Today, I'm reviewing The Heiress (1949) starring Olivia de Havilland.
This article is part of Beyond the Cover: Books to Film Blogathon hosted by Now Voyaging and Speakeasy.
19th century American author Henry James is the great exponent of literary ambiguity. His distinctive fictional works, which are mostly about upper-class Americans, are renowned for their exquisite portrayals of the inner lives of female characters, and their analysis of the complex moral dilemmas that faced many people during the straight-laced Victorian era.
James' 1880 novella, Washington Square, which was adapted into the 1949 film, The Heiress, deals with both these themes. The heroine, New York society heiress Catherine Sloper (Olivia de Havilland), learns harsh lessons about a woman's place in 19th century society after she is cruelly treated by both her father (Ralph Richardson) and the man she loves (Montgomery Clift).
The Heiress begins when Catherine is an awkward and extremely shy young woman who has trouble attracting suitors despite the fact that she will receive an enormous inheritance from her father, who is a physician for well-heeled New Yorkers. Catherine meets a young man named Morris Townsend (Clift) at a party, and despite the fact that he has little money and no job, she falls madly in love with his good looks and charming ways. Doctor Sloper suspects that Morris is just a fortune hunter who will squander Catherine's money, but despite her father's objections, Catherine quickly accepts Morris' marriage proposal, and the young couple plan a late-night elopement.
James based Washington Square on a family story told to him by a close friend. The novella was very popular with the reading public, but James always disliked Washington Square because he felt it was too simplistic and much more melodramatic than his other works (he tried, without success, to get it removed from a collection of his works). However, what made for a poor novel worked well as a scripted drama. Playwrights Ruth and Augustus Goetz adapted Washington Square into a 1948 stage play, The Heiress, that was a triumph both on Broadway and the London stage (Richardson originated the role of Doctor Sloper in the West End production).
|One of Edith Head's sketches for The Heiress (1949).|
When de Havilland saw the Broadway production, she knew it was the perfect choice for her next film role. After laboring for a decade in thankless parts for Warner Bros., de Havilland had established herself as one of the leading actresses of the 1940's, winning an Academy Award for To Each His Own (1946) and appearing in such meaty dramatic fare as The Snake Pit (1948) and In This Our Life (1942). Paramount Pictures executives bought the property as a star vehicle for de Havilland, and they assigned veteran director William Wyler to make a lavish adaptation.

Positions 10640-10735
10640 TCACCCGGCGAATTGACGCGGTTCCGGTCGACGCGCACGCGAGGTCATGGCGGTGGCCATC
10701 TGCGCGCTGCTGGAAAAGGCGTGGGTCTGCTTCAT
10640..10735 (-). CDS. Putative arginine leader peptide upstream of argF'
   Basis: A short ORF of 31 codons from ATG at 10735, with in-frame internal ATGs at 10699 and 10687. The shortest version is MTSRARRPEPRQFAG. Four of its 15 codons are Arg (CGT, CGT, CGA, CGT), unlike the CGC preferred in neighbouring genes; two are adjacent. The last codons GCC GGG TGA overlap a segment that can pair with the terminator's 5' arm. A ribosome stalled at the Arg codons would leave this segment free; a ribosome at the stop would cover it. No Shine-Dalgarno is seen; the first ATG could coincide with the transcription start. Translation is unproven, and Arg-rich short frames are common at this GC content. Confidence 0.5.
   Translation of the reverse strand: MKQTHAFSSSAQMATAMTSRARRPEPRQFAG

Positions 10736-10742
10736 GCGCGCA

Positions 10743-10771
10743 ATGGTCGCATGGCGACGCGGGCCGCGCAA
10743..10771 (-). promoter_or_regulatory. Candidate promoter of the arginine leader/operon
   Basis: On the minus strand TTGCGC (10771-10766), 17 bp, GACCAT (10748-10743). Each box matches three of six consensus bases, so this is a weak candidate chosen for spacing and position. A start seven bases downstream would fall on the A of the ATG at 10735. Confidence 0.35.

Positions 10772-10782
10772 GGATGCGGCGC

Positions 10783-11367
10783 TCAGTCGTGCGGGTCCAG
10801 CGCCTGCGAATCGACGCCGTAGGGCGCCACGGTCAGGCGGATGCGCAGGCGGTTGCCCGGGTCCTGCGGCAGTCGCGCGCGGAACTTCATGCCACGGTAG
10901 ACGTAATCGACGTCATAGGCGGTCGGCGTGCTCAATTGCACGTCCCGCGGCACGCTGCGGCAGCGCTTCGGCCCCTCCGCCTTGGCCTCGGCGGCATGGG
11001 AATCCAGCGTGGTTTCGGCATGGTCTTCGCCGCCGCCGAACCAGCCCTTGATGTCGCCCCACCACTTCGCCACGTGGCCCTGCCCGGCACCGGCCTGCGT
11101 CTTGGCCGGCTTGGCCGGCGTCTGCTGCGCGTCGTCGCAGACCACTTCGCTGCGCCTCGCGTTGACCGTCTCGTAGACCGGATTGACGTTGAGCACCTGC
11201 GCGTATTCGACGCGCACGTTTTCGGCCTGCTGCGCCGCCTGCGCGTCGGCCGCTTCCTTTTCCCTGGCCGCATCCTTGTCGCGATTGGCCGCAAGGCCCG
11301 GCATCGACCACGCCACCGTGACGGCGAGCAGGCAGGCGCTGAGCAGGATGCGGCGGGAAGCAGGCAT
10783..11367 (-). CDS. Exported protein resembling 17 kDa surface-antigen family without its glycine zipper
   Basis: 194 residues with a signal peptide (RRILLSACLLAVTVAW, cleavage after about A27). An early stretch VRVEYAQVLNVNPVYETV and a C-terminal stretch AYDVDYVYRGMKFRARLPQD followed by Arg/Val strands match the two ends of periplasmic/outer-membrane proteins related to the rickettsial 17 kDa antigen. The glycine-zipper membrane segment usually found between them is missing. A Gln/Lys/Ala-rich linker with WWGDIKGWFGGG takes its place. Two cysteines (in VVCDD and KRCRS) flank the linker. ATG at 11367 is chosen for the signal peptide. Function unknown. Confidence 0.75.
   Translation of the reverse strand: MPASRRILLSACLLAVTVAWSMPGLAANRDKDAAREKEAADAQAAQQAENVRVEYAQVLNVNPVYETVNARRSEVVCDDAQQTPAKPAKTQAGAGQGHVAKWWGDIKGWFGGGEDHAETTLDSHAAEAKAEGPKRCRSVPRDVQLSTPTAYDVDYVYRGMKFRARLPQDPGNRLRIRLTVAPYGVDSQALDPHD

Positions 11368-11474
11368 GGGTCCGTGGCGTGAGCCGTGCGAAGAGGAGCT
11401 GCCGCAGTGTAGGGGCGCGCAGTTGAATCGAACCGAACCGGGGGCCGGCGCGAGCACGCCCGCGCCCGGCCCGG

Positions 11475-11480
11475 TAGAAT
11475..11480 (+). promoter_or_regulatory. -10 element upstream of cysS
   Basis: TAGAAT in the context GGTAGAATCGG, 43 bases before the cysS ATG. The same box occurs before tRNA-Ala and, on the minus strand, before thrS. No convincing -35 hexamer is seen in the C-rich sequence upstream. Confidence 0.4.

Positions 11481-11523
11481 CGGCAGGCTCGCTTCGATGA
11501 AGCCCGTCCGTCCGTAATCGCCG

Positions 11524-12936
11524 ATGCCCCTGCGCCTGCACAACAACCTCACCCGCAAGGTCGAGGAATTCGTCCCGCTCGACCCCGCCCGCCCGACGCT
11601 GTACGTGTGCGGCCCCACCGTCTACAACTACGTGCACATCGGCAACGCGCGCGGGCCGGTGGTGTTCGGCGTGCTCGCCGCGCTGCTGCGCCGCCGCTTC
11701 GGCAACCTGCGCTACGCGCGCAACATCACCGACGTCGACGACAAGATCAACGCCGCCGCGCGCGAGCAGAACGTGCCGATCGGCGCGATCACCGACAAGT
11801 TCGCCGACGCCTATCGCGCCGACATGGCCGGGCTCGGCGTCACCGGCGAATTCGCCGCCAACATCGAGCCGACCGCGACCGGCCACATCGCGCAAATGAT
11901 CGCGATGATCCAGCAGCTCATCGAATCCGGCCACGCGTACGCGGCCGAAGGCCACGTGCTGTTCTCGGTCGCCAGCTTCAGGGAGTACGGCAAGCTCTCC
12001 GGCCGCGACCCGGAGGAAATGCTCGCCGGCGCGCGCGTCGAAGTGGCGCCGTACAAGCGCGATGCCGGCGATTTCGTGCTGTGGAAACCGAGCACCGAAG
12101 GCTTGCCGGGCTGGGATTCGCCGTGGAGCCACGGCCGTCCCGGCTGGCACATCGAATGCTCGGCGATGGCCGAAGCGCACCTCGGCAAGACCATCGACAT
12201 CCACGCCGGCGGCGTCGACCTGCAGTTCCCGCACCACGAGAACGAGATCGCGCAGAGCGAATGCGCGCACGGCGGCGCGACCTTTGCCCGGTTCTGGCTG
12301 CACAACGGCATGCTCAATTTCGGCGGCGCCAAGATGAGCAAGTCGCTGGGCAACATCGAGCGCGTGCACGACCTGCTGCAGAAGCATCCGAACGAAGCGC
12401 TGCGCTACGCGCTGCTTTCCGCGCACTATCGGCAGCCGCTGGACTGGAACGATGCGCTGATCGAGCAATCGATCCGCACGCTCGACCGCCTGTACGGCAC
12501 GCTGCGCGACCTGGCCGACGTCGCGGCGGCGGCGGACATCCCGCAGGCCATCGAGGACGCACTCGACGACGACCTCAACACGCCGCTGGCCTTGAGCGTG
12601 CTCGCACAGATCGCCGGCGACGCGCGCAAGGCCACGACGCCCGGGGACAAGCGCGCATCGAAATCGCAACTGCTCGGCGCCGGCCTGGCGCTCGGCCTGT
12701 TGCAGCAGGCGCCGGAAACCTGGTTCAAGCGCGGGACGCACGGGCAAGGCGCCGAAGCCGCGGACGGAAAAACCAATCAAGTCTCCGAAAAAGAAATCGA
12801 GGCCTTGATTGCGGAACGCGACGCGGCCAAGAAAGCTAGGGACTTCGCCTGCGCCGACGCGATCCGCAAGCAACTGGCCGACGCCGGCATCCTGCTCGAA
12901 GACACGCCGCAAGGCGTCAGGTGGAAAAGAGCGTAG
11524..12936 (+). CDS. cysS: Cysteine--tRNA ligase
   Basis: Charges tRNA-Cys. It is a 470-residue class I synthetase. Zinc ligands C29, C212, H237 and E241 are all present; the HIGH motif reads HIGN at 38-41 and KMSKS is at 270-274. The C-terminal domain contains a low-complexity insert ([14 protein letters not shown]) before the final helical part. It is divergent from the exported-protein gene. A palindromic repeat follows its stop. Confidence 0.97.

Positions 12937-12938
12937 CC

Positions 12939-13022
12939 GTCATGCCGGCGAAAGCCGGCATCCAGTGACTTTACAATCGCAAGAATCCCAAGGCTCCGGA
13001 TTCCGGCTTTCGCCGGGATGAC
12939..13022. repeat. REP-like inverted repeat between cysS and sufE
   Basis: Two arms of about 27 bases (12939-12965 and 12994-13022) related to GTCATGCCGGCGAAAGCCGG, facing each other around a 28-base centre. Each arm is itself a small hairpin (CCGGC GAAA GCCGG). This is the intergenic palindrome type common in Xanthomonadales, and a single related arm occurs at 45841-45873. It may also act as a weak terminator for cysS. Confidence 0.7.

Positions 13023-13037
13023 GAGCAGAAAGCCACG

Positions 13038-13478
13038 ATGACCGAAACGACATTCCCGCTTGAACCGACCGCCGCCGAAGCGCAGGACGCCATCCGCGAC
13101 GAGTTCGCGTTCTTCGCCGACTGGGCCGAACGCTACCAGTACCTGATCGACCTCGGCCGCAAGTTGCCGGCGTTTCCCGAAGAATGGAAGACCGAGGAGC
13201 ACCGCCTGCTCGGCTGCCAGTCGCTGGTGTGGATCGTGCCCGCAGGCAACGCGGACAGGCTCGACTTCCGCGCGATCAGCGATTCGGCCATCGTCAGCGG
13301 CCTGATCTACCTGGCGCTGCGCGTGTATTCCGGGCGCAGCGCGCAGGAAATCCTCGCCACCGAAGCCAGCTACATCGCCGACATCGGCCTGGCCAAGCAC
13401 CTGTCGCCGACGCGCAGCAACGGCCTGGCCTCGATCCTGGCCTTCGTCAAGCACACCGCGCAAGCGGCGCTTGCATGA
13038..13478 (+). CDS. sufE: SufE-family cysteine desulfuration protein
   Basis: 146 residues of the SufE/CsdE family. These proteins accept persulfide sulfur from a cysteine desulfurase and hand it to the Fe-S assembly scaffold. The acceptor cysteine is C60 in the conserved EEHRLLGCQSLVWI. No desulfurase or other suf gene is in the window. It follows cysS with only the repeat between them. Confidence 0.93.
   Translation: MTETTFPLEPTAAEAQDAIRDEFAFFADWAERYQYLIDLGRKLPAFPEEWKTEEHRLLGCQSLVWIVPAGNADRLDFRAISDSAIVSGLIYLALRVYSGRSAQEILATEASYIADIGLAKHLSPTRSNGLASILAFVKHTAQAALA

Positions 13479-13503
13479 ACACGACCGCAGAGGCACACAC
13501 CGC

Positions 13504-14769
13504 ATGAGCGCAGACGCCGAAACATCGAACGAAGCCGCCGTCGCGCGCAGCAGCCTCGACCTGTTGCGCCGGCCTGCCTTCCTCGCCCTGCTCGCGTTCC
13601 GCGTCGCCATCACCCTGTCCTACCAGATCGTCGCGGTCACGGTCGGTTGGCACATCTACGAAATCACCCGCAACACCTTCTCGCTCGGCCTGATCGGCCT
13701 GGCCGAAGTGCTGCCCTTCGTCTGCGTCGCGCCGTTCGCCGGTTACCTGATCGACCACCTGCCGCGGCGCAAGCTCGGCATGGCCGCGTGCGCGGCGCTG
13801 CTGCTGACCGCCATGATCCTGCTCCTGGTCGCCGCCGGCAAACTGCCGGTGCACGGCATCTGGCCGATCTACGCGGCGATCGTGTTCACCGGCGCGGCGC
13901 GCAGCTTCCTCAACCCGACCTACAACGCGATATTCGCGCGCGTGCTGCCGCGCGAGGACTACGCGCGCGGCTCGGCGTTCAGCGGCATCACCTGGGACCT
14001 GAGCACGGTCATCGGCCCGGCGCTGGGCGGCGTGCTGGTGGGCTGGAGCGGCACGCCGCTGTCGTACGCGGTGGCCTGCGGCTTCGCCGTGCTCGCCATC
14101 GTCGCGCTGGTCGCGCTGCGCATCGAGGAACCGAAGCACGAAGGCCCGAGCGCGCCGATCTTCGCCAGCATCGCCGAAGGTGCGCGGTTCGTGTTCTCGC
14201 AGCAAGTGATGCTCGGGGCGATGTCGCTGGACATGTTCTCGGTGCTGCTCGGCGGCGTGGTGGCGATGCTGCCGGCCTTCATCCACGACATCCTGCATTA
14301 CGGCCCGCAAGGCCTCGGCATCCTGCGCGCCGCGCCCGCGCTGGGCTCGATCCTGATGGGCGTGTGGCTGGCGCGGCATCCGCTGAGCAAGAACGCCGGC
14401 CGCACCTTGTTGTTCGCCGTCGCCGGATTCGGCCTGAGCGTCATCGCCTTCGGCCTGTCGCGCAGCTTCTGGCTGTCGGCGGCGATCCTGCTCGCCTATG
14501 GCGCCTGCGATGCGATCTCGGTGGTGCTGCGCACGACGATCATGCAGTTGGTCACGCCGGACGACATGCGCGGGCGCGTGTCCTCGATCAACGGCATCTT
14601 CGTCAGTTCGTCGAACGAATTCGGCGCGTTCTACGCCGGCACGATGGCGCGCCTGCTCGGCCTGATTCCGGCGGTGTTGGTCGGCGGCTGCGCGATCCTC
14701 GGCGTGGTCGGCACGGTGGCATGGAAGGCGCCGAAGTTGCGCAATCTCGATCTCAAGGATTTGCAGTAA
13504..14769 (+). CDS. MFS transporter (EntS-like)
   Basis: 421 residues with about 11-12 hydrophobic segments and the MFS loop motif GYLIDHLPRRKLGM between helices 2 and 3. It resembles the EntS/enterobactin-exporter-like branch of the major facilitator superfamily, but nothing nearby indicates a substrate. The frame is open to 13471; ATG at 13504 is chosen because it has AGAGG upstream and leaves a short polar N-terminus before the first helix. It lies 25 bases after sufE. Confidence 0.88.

Paramount executives cast Clift, who was then a hot property thanks to his role in the Western Red River (1948), to play Morris. Clift, who prided himself on his modern method-acting style, immediately protested. Clift didn't like the idea of playing a villainous character, and he also felt his persona didn't fit well in a costume drama (Clift did not alter his demeanor at all during filming, and his tendency to slouch and mumble while shooting his scenes drove the classically trained Richardson to distraction). Instead of listening to Clift's pleas, Paramount executives just ordered the Goetz's to water down the gold-digging aspects of Morris' character and make Catherine's suitor a much more romantic figure.
In many ways, the shifting motivations of the Morris character serve to make The Heiress more ambiguous than even James intended. In fact, for much of the film, it's hard to know who to root for, which must have puzzled forties audiences who were used to much more clear cut heroes and villains during their weekly trips to the cinema. Although The Heiress was praised by critics and won four Oscars, including best actress for de Havilland, it was not a box-office success. Paramount received hundreds of angry letters from fans (mostly teenage girls who had crushes on Clift) who were upset by the film's not-so-happy ending.
Watching The Heiress today, it's clear that the film is among the best screen adaptations of James' work (The Innocents (1960), which is based on the ghost story, The Turn of the Screw, is another stellar adaptation). The film not only captivates audiences with the engrossing melodrama of Catherine and Morris' love affair, but it also causes them to ponder moral dilemmas that are presented in a very ambiguous manner. For example, is it right for Morris to pursue Catherine mostly for her money even though he is fond of her? Or, is it necessary for Doctor Sloper to be so forthright with his emotionally fragile daughter when he reveals the true nature of Morris' character? I think there's more than one answer to both of those questions, which makes up a large part of the greatness of this movie.
The Heiress is available on DVD.